Charles Friend was appointed as Director of the Nevada State Weather Service by Governor C.C. Stevenson and filed his first annual report in January 1889. Friend stated that the first weather stations were established around the state in September 1887 and the first monthly weather reviews began in February 1888. He also wrote that:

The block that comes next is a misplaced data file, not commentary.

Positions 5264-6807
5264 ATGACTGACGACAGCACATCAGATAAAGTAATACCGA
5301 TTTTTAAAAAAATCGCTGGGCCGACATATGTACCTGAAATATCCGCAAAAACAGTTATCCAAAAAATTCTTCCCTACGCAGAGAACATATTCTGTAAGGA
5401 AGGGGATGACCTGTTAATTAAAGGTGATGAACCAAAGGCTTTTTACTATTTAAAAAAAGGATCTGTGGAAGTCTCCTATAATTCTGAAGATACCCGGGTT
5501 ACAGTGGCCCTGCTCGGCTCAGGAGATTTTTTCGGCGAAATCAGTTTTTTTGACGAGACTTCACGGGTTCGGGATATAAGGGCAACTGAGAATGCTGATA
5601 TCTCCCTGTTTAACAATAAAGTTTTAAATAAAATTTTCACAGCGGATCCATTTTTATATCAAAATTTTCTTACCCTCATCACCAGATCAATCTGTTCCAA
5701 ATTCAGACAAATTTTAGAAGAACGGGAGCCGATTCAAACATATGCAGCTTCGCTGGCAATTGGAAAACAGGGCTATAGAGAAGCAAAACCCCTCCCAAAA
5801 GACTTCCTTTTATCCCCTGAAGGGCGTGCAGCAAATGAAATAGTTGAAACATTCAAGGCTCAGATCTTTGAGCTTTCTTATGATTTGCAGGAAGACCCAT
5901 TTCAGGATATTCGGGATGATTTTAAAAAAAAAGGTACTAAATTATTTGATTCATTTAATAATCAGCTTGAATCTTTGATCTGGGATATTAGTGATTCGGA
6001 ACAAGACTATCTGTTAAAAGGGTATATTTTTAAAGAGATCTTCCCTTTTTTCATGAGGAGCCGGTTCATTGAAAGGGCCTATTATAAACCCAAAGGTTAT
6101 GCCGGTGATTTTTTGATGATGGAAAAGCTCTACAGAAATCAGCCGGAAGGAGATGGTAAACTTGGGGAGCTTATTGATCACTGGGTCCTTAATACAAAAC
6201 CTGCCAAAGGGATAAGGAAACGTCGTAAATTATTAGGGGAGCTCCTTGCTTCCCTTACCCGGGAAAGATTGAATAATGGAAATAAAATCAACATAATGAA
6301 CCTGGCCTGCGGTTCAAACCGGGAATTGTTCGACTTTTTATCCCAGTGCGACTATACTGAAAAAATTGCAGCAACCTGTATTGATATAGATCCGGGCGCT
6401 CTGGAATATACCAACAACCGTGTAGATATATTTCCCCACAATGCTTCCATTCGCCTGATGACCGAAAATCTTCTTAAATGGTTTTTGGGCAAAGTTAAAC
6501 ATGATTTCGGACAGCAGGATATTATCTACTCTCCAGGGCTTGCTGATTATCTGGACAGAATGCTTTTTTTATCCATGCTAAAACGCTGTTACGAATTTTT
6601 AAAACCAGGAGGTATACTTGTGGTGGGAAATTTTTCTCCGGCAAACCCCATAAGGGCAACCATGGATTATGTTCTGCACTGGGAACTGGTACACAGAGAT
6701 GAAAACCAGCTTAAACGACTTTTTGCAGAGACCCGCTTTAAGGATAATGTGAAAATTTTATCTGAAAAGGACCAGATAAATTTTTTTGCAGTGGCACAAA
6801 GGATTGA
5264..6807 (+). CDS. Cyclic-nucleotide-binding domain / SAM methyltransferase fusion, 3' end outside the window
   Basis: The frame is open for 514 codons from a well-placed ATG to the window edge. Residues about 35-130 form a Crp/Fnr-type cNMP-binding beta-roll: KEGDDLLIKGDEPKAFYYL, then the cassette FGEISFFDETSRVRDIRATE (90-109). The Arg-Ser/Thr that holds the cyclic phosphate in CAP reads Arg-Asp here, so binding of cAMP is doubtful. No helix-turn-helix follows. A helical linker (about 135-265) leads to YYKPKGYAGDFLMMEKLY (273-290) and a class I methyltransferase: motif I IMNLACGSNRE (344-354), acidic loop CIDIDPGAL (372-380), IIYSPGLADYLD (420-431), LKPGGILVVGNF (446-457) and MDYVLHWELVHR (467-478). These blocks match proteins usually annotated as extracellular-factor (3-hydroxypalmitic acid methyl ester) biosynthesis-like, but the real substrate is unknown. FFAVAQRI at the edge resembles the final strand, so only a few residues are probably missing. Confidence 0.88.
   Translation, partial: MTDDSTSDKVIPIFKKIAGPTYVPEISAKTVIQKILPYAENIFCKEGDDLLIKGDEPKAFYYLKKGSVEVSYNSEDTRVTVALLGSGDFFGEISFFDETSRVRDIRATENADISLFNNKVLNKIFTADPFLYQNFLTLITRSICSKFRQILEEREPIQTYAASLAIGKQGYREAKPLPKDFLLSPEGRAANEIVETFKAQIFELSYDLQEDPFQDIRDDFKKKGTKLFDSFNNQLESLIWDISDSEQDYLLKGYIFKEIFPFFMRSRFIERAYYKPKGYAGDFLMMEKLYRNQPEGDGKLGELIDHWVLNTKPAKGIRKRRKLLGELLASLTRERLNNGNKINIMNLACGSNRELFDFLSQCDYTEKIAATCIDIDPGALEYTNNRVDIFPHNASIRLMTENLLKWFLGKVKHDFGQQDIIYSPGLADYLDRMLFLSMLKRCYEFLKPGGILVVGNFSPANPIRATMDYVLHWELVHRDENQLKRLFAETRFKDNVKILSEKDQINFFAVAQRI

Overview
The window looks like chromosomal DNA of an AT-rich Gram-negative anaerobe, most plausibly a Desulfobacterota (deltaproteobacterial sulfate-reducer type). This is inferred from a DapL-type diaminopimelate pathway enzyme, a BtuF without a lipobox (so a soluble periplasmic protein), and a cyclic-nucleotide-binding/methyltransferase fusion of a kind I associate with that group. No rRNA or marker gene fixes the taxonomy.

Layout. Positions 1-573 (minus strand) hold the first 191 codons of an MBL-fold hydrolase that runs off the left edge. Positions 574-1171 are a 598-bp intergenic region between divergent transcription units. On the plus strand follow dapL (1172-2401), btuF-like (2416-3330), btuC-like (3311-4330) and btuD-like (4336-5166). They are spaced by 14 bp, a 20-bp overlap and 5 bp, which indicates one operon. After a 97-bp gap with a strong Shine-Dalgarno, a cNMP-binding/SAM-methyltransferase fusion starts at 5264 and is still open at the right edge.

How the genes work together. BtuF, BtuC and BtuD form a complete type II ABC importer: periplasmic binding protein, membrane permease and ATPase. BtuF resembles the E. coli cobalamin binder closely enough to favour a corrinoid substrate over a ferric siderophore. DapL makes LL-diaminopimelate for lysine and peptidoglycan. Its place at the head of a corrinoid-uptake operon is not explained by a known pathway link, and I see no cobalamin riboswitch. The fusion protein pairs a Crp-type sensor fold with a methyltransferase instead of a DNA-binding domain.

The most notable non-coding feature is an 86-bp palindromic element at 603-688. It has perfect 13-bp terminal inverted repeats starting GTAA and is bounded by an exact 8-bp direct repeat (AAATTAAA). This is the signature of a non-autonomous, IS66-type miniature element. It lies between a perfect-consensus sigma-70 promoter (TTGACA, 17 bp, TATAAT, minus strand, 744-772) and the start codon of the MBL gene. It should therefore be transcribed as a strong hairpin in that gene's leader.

Many difficulties beset the work of organizing the State Weather Service, and the outlook at first was not at all encouraging, but through determined effort and a deal of labor the service has assumed proportions and given promises of success far exceeding the most sanguine expectations of its friends and promoters. A very considerable degree of interest has been aroused among the people in various parts of the State in the study of our climate, and a disposition is manifested to make such study profitable by making intelligent application of the knowledge thus acquired.